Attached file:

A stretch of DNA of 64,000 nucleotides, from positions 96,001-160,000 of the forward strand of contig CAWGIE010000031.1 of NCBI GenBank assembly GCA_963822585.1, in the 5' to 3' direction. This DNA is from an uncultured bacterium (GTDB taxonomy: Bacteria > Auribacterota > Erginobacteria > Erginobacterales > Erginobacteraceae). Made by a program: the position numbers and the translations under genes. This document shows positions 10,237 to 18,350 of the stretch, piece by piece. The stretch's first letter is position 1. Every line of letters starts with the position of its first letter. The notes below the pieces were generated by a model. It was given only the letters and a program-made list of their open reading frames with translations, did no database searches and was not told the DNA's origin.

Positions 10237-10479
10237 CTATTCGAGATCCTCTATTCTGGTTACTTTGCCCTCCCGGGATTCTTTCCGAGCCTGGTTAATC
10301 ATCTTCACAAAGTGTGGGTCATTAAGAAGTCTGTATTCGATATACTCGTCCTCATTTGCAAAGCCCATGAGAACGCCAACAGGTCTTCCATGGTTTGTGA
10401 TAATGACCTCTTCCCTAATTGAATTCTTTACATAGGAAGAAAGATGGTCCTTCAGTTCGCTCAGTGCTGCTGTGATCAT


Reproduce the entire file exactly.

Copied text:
A stretch of DNA of 64,000 nucleotides, from positions 96,001-160,000 of the forward strand of contig CAWGIE010000031.1 of NCBI GenBank assembly GCA_963822585.1, in the 5' to 3' direction. This DNA is from an uncultured bacterium (GTDB taxonomy: Bacteria > Auribacterota > Erginobacteria > Erginobacterales > Erginobacteraceae). Made by a program: the position numbers and the translations under genes. This document shows positions 10,237 to 18,350 of the stretch, piece by piece. The stretch's first letter is position 1. Every line of letters starts with the position of its first letter. The notes below the pieces were generated by a model. It was given only the letters and a program-made list of their open reading frames with translations, did no database searches and was not told the DNA's origin.

Positions 10237-10479
10237 CTATTCGAGATCCTCTATTCTGGTTACTTTGCCCTCCCGGGATTCTTTCCGAGCCTGGTTAATC
10301 ATCTTCACAAAGTGTGGGTCATTAAGAAGTCTGTATTCGATATACTCGTCCTCATTTGCAAAGCCCATGAGAACGCCAACAGGTCTTCCATGGTTTGTGA
10401 TAATGACCTCTTCCCTAATTGAATTCTTTACATAGGAAGAAAGATGGTCCTTCAGTTCGCTCAGTGCTGCTGTGATCAT